127 127 127 128 130 130 130 132 134 136 137 137 138

8.8

9

115 115

Table of Contents

xi

Appendix 1: Review of Basic Maths Concepts ..................... Al What maths skills are required in linear geostatistics .......... AU Means and variances ................................... A1.2 Single and double summations ........................... A1.3 Exercises using summations .............................

141 141 141 142 143

Appendix 2: Due DUigence and its Implications. . . . . . . . . . . . . . . . . . . . A2.1 Stricter controls on ore evaluation . . . . . . . . . . . . . . . . . . . . . . . . . A2.2 Due diligence. . .. . . . . . . ... . . . . . . . . .. .. . . . . . . . . . . . . . . . . A2.3 The logbook. . . . . .. . . . .. ... . . .. . . . .. .. . . .. . . . .. . . . . . . .

145 145 145 145

References . . . . . . . . . . . . . . . . . . . . . . . . . . . . . . . . . . . . . . . . . . . . . . . . . . .

147

Index........ ..... . .... . ... . .... . ........... ....... .. . .. ....

151

Author Index .................................................

154

1 Introduction

1.1 Summary After outlining the types of problems in mining that geostatistics can be used to solve, an introductory exercise is presented. It illustrates rhe need for good estimators, particularly when selective mining is being used. The economic impact of the support and information effects on reserve calculations is stressed. Lastly some case studies comparing geostatistics with other estimation methods are reviewed.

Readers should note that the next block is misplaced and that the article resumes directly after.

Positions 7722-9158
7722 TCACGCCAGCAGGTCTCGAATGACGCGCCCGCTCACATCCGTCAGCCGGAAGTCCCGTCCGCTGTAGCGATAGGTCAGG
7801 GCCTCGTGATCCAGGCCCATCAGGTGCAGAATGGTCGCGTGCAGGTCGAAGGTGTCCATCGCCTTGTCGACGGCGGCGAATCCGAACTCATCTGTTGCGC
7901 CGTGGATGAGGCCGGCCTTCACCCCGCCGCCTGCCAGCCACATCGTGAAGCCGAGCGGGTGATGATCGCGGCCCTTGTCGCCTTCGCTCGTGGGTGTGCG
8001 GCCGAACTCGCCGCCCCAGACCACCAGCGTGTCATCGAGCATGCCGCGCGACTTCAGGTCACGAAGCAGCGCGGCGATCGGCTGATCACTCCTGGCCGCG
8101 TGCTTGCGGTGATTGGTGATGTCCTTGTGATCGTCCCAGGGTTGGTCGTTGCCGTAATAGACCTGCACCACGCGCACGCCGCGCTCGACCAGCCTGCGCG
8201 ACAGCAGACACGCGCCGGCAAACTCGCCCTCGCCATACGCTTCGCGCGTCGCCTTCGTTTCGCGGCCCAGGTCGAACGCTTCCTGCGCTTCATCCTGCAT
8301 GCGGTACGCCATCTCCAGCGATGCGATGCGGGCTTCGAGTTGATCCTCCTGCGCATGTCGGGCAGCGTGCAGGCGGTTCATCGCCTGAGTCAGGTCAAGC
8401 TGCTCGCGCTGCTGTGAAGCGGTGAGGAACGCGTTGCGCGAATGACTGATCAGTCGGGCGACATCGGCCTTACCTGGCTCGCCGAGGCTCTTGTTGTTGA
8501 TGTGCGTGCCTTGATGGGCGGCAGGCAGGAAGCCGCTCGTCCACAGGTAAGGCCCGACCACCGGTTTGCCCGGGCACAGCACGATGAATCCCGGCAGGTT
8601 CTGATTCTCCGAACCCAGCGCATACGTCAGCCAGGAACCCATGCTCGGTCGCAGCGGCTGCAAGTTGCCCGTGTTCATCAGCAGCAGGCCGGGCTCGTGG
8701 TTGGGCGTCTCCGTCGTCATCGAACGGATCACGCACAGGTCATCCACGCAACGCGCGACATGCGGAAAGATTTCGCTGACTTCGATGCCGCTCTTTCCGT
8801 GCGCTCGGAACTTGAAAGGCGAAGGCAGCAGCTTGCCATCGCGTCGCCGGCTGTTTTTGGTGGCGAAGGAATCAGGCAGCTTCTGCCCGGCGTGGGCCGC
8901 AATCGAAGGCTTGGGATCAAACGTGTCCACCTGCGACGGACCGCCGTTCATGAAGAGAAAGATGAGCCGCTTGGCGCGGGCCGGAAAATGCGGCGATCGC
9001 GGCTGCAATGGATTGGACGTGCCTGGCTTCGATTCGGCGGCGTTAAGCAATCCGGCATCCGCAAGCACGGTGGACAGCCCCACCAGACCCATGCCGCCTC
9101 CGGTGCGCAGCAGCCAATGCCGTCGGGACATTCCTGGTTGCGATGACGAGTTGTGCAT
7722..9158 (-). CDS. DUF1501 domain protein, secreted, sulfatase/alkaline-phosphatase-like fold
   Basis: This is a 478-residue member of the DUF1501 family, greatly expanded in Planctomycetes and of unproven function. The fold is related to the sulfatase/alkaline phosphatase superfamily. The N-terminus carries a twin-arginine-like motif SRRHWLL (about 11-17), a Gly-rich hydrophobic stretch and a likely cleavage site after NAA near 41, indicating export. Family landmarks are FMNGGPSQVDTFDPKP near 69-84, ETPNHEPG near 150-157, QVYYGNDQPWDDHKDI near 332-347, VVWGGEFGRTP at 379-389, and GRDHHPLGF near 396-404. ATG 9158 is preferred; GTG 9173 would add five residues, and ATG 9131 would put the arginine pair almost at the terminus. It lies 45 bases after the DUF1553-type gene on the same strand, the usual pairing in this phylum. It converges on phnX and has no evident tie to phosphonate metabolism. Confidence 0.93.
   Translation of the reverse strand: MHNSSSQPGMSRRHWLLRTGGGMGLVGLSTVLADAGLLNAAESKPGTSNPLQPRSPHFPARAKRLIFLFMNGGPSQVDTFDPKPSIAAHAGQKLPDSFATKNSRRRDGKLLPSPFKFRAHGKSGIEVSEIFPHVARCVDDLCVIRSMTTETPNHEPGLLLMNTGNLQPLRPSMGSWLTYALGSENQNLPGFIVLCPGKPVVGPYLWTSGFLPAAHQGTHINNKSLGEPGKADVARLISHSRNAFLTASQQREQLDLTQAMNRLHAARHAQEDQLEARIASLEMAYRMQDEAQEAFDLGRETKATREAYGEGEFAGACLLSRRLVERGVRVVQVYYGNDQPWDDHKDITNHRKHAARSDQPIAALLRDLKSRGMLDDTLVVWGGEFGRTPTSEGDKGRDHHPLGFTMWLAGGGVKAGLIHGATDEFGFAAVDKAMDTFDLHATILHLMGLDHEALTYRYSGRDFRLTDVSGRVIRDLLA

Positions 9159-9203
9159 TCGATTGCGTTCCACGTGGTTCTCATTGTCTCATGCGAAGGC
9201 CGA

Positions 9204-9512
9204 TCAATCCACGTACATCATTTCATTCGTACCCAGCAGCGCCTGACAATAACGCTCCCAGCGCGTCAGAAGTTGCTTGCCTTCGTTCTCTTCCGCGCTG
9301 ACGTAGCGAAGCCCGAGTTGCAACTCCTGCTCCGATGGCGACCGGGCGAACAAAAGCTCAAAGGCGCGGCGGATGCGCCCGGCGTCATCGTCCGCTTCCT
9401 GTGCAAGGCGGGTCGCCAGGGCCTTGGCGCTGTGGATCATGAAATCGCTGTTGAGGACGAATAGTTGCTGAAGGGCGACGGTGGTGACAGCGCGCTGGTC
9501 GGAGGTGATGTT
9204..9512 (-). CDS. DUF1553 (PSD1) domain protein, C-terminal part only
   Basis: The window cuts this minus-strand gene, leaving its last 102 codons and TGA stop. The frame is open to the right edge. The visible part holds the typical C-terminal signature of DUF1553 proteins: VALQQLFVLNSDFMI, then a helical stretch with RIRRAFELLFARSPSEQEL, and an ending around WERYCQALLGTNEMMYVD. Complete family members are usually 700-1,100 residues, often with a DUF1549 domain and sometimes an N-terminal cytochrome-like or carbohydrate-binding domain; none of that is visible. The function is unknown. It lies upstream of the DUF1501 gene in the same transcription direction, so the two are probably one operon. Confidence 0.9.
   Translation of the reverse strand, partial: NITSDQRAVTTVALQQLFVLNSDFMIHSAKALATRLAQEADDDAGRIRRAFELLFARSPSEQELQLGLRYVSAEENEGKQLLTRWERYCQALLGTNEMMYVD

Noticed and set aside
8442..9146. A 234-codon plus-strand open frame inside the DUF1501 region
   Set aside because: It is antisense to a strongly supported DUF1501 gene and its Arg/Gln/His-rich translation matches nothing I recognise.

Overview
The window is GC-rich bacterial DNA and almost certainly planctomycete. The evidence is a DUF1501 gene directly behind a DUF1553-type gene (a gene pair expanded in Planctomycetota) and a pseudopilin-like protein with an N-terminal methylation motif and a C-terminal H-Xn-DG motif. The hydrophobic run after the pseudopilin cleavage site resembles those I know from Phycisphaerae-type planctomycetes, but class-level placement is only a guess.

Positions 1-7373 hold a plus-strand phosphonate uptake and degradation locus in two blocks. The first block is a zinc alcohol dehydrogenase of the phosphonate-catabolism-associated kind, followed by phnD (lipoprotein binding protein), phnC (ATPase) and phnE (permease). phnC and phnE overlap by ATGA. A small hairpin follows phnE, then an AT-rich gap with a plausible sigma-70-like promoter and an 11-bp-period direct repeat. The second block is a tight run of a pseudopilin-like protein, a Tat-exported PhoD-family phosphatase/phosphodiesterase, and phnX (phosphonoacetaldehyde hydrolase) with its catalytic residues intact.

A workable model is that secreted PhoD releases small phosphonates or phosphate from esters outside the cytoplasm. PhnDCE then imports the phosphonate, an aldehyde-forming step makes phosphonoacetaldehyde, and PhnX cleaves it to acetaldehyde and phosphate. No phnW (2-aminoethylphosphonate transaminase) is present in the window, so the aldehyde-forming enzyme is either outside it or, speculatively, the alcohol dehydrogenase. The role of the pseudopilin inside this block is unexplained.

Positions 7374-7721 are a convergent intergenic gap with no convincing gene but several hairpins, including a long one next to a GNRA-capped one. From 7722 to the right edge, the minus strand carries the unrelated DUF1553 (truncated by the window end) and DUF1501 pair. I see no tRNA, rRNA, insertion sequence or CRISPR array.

1.2 Introduction Over rhe past 30 years, geostatistics has proved its superiority as a merhod for estimating reserves in most types of mines (precious metals, iron ore, base metals etc.). Its application to rhe petroleum industry is more recent, but it has nevertheless demonstrated its usefulness, particularly for contour mapping and for modelling and simulating the internal heterogeneity of reservoirs. Its use has been extended to other fields such as environmental science, hydrogeology, agriculture and even fisheries, where the time component as well as the spatial variability is important. The basic tool in geostatistics, the variogram, is used to quantify spatial correlations between observations. Once a mathematical function has been fitted to the experimental variogram, this model can be used to estimate values at unsampled points. This estimation procedure is called "kriging" after the South African engineer, Danie Krige, who with Herbert Sichel carried out the first developments in geostatistics in the Witwatersrand gold mines. After reading an early paper written by Krige, the French mathematician, Georges Matheron, saw its implications and went on to develop the theory in the sixties and seventies. Before going into detail about the variogram and rhe different types of kriging, the main uses of geostatistics in mining are outlined.